Declaration of Independence
"Under Review" by Bush Administration
(AP ) Washington DC: Key provisions of the U.S. Declaration of Independence are currently under review by the Bush administration, according to Attorney General Alberto Gonzales.
"We are studying the document with an open mind and absolute respect for the authors' intent." he announced today in a morning press conference. "Let me assure you that this President considers the Declaration of Independence to be the very bedrock of American democracy. However, given the seriousness of the threats facing our nation today, it would be a forfeiture of our duty not to reconsider some of its more outmoded provisions."
Originally written and signed into law on July 4th, 1776, the Declaration of Independence has long been considered an untouchable "third rail" of American politics. According to Gonzales though, "9/11 changed all that..."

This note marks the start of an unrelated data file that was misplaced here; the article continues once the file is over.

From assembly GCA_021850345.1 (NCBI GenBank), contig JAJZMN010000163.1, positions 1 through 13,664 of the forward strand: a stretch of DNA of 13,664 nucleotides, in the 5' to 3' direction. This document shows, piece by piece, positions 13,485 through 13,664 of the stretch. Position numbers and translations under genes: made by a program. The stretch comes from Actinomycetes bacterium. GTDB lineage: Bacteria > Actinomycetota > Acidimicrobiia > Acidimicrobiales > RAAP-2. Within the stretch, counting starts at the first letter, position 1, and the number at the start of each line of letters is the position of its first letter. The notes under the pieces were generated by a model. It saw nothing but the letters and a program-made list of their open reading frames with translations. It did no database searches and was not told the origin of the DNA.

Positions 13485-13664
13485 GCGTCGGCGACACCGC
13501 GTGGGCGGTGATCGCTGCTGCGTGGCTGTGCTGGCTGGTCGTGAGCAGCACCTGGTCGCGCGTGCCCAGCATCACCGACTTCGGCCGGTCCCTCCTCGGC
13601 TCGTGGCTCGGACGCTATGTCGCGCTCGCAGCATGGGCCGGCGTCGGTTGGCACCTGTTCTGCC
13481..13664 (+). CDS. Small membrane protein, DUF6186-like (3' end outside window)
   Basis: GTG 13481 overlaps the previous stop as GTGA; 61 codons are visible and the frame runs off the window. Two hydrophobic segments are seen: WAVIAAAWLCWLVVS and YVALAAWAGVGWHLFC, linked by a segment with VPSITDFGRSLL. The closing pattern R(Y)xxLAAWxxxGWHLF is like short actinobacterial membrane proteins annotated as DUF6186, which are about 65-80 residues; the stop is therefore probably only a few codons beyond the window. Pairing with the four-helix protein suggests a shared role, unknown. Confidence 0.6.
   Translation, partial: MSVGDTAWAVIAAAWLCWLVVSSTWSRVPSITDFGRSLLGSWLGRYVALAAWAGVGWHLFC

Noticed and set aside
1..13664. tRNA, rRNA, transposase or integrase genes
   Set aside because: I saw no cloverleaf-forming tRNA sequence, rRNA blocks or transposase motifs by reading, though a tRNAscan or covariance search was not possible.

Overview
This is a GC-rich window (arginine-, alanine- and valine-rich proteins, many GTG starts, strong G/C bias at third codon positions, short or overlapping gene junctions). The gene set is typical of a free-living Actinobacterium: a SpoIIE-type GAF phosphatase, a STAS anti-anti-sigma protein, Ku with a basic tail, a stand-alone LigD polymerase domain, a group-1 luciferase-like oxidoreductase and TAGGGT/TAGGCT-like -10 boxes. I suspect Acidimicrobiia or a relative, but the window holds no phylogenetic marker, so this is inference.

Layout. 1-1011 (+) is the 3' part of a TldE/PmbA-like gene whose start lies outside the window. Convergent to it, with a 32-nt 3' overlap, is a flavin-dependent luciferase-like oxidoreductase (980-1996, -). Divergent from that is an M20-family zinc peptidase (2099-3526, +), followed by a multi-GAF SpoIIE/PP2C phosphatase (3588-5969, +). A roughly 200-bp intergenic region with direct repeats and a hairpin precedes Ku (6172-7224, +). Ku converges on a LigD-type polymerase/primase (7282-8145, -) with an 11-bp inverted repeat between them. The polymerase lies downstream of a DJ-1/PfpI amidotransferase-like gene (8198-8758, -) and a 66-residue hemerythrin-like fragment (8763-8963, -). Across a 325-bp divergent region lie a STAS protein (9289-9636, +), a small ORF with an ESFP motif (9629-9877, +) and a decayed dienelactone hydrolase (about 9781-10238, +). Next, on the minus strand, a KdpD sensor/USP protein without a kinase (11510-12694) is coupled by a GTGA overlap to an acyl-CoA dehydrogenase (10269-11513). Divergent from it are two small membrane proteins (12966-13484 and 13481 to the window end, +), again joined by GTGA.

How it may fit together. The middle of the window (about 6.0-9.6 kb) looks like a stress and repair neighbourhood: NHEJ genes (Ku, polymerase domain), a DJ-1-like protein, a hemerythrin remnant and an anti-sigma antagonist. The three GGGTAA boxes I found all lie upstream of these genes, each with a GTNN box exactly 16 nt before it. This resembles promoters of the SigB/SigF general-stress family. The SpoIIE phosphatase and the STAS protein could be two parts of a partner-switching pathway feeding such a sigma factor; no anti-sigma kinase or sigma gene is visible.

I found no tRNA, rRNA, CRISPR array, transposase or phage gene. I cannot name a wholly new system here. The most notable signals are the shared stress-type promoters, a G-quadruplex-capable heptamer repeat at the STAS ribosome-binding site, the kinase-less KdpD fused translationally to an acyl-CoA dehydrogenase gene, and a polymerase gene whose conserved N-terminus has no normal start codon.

"Although we have no problems whatsoever with the 'Life, Liberty and Pursuit of Happiness' clauses of the Declaration, certain sections of the document reflect a decidely pre-9/11 mindset, and it is those we intend to change."
Of particular concern to the administration are these passages from the second paragraph:
"That to secure these rights, Governments are instituted among Men, deriving their just powers from the consent of the governed, — That whenever any Form of Government becomes destructive of these ends, it is the Right of the People to alter or to abolish it."
This, according to Gonzalez and reaffirmed by President Bush in a statement by spokesman Scott McClellan, is "nothing more than an invitation to anarchy" and "Just the sort of thing the terrorists would like us to do..."
Administration officials were emphatic to point out that the most important provisions of the Declaration, those pertaining to the United States remaining a seperate and sovereign entity from the British Crown, would remain in force. "However," Gonzales pointed out, "It remains both the right and the duty of the Commander-and-Chief to be able to unilaterally relinquish national sovereignity back to the monarchy at any time he might desire to do so."